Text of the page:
Cart Marking is an annual ceremony where New and old vehicles are still branded by the Mayor of London and the Lord Master Carman, as a ceremonial activity. From traditional carts to new lorries (British for trucks), each vehicle that will make deliveries in London gets a stamp on their license plate. Wilding said that this historical event has actually become a hub for spotting trends and seeking innovation: “It actually pioneers new vehicles. I took along a 100% electric delivery vehicle one year. Yes, you get some historical vehicles going through, but a very important part is looking at where transport will be going. By showcasing some of these more modern vehicles, it allows people to start thinking about how to utilize some of these vehicles.”
“My job is to make products and services obsolete before my competitors do.”
That’s not to say, however, that history doesn’t ever get in the way. “There’s this idea that ‘we’ve always done it this way.’ The bottom line is, there’s a lovely quote: ‘My job is to make products and services obsolete before my competitors do.’ You just can’t stand still. The skills that I have now—I have to make sure they’re out of date before my competitors. So, yes, you do get a lot of pressure. You have to get around that.”
Looking to the Future
I asked Professor Wilding what areas he felt needed the biggest push for innovation. And while he’s happy to have the routes stay hundreds of years old, he feels that companies can do more to shake up their operations. He’s interested in the following ideas:
“One area that is very much on the radar for organizations at the moment is the concept of co-opetiton. If we’re going to drive down costs within the logistics and supply chain sector, we’ve got to become a little more enlightened about how we can share resources.” Wilding says that, rather than focus on beating out the competition, logistics companies can actually share their resources in order to drive down costs and solve a big problem: filling rates on trucks. “There are companies in the UK who have pioneered this idea that ‘we may be competitors, but are we really competitors if we’re just moving the same materials around the country?’ If they’re actually able to share those resources, they can get better fill rates on lorries and drive costs down. I think that learning how to collaborate and manage relationships is going to be the key thing that people develop.”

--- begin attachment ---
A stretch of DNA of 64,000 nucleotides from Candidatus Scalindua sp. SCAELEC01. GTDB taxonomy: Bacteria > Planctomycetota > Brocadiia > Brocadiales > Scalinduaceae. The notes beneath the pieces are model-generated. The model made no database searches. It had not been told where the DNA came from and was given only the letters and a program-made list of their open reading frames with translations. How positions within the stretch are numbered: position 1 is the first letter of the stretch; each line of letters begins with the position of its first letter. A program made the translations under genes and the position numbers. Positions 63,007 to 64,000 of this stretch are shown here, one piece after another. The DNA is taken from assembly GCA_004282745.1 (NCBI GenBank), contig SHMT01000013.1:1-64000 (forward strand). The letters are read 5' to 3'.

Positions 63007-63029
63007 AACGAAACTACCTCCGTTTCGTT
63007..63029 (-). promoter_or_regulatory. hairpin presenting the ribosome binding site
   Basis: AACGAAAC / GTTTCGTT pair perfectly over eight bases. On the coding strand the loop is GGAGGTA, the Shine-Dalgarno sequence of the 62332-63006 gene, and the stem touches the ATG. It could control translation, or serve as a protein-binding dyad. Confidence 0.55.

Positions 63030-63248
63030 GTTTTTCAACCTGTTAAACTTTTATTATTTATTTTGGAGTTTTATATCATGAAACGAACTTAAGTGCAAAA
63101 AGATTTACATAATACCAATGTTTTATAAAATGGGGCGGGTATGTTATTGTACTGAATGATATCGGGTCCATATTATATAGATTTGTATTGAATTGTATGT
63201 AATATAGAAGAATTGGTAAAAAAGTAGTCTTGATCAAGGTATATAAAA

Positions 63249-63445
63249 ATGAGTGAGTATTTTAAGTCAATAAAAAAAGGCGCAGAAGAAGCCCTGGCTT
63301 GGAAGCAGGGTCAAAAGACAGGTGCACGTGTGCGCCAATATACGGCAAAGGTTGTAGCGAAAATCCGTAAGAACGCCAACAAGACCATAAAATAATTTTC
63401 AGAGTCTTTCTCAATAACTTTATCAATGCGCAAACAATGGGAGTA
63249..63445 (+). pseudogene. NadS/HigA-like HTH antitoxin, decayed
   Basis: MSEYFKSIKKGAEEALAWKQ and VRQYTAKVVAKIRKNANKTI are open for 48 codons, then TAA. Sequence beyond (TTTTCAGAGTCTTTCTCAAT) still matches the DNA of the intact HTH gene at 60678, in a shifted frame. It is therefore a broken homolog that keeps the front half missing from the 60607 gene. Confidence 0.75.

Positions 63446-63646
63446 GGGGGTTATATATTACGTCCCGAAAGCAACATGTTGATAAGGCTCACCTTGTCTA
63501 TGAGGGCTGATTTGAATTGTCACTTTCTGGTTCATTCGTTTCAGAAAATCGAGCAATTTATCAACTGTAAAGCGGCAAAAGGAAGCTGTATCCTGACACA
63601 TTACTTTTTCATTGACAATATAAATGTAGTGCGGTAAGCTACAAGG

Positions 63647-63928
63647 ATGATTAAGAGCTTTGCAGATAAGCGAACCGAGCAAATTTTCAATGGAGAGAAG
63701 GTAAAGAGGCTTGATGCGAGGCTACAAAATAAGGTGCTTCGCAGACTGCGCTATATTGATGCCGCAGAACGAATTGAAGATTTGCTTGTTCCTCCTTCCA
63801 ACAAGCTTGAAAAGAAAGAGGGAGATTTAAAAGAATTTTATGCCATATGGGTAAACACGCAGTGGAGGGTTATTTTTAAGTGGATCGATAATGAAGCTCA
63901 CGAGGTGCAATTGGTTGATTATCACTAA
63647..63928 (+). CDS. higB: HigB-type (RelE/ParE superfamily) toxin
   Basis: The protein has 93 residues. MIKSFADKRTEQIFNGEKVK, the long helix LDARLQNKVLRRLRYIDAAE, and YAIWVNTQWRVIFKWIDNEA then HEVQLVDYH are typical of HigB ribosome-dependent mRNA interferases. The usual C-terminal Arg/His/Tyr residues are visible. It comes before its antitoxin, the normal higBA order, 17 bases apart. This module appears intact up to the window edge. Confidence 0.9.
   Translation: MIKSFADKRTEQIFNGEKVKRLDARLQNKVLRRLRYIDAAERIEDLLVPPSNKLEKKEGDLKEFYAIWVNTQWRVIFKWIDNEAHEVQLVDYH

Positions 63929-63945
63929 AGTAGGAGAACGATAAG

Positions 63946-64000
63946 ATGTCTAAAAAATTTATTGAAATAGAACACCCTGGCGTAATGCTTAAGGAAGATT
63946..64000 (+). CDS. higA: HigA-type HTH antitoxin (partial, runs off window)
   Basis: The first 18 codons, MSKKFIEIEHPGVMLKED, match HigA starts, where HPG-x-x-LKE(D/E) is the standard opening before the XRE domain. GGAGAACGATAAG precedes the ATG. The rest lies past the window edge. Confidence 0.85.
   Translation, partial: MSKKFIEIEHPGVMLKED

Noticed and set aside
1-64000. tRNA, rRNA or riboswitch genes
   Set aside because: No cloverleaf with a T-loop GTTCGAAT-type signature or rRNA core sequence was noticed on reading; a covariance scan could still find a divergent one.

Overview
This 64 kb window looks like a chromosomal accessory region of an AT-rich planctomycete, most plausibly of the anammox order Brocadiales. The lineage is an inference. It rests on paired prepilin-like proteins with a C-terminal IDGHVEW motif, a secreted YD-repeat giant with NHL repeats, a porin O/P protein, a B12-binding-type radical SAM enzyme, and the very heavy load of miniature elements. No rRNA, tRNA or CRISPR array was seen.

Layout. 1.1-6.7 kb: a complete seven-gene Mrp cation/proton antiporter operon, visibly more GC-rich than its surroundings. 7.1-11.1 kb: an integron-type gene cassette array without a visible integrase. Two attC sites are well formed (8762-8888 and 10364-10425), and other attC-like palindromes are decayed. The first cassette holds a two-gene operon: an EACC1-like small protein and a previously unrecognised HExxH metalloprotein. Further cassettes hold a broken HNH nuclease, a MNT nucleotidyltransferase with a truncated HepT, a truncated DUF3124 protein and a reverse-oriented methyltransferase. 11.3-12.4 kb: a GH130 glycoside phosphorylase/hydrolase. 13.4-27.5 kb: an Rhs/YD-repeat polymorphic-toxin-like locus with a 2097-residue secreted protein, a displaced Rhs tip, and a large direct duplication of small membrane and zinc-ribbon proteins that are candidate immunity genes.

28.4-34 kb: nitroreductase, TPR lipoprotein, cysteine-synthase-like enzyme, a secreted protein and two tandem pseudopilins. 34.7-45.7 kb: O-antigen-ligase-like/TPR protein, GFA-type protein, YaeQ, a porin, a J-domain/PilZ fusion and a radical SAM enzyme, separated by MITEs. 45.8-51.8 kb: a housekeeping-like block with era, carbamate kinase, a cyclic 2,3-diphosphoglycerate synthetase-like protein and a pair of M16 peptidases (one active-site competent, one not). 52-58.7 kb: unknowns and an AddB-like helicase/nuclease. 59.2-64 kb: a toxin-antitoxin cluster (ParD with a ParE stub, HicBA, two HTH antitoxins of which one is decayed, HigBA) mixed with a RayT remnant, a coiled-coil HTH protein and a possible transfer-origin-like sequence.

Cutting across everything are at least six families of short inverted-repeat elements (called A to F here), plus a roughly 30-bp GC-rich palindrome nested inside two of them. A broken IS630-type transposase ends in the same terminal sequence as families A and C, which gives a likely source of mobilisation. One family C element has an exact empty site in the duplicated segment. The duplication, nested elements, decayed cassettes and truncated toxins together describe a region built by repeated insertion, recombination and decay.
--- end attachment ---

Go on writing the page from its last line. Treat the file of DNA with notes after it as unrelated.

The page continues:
“We’ve got to become more enlightened about how we can share resources.”
It might be an easier task for U.S. logistics than European: “the complex thing about Europe is that you’ve got lots of languages and cultures that drive very different behaviors.” If you think it might be tough to convince a British person to deviate from 500 years of history, try convincing an entire continent (filled with countries who, at some point, were all at war with each other) to do the same. However, Wilding believes that it’s the key to building a healthy freight market.
Omnichannel Supply Chains
Wilding believes that the future of e-commerce lies in the omnichannel supply chain. “The UK has one of the most advanced e-commerce environments in the world. We’re finding that customers want to interact not through one online channel but to merge channels together.” Ultimately, customers want the most control over their decisions, and companies are having to revamp their logistical thinking to give over that control.
I asked Professor Wilding about the recent trouble some American companies have run into when they try to move their inventory to e-commerce, and end up running out of stock in-store. He chuckled. “In the UK, we don’t manage the two as separate channels. Your inventories are the same.”
“Customers want their shopping to be fun, easy, and they want to feel in control.”